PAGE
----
“There is no place for coal subsidies in today’s energy markets,” he says. “The cost of coal power in Asia does not include the significant negative health and environmental externalities caused by the combustion of this dirty energy source.”

Sara Jane Ahmed, energy finance analyst with the Institute for Energy Economics and Financial Analysis (IEEFA), adds: “Governments need to be efficient with their use of capital. Subsidies are not necessary in an industry where there are cheaper competing technologies,” she says, referring to the tumbling price of solar.

2. Swap feed-in-tariffs for auctions

Another energy policy which is in need of replacing is the feed-in-tariff (FiTs), which assure power players a fixed payment for energy production over long periods. While FiTs were responsible for the rapid growth in solar energy adoption in Germany where it was first trialled in the early 2000s, in countries like the Philippines, where energy policies may get scrapped with each change of administration, FiTs are proving discouraging to renewable energy investors.

Meanwhile, renewable energy auctions, where governments call competitive tenders to install a certain capacity of renewable energy-based electricity, have become prevalent in Europe, China, India, and Latin America in recent years.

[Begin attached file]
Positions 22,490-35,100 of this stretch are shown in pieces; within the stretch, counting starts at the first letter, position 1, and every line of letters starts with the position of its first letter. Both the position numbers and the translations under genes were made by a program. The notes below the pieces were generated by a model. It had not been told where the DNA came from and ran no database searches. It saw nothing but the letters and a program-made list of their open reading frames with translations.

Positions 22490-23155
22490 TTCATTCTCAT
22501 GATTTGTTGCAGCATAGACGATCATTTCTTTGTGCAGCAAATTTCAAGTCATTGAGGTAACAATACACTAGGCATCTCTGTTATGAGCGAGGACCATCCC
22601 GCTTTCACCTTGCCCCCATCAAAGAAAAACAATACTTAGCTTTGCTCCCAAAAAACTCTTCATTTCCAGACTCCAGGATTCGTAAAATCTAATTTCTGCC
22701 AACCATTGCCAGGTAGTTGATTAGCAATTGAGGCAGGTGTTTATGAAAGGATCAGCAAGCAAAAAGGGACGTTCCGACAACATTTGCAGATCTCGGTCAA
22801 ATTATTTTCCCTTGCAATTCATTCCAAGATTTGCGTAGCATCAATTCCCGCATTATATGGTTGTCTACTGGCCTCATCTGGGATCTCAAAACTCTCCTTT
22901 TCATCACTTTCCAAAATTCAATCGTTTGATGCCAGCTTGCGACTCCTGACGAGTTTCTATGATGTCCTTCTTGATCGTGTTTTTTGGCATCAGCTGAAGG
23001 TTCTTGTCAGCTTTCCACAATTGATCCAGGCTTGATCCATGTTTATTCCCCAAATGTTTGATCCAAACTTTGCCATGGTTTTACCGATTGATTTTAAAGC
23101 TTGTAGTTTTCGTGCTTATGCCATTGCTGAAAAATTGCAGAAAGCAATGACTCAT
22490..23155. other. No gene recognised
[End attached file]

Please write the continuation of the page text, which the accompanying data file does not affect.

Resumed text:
Auctions, says Heymi Bahar, an energy analyst from the International Energy Agency (IEA), were the reason why India’s renewable energy investments topped those of fossil fuels last year. Investors were given confidence that they could recover their upfront costs over the long term, he says.

3. Open energy markets

One of the biggest obstacles to economic development is the cost of energy, and in many Southeast Asian countries, power costs are high because of base load, or the minimum level of demand on the grid which most coal-powered utility companies impose on consumers. Ultimately, consumers pay for energy they do not use.

The cost per kilowatt-hour of electricity generation in the Philippines from renewable energy and fossil-fuel sources. Image: IEEFA

Ahmed says that to override the base load factor, countries must adopt “least cost thinking”, and find ways to produce energy at the lowest possible cost. “We should take advantage of the renewable energy technologies we have to reduce the actual cost per kilowatt-hour (kWh) of what we use,” she says.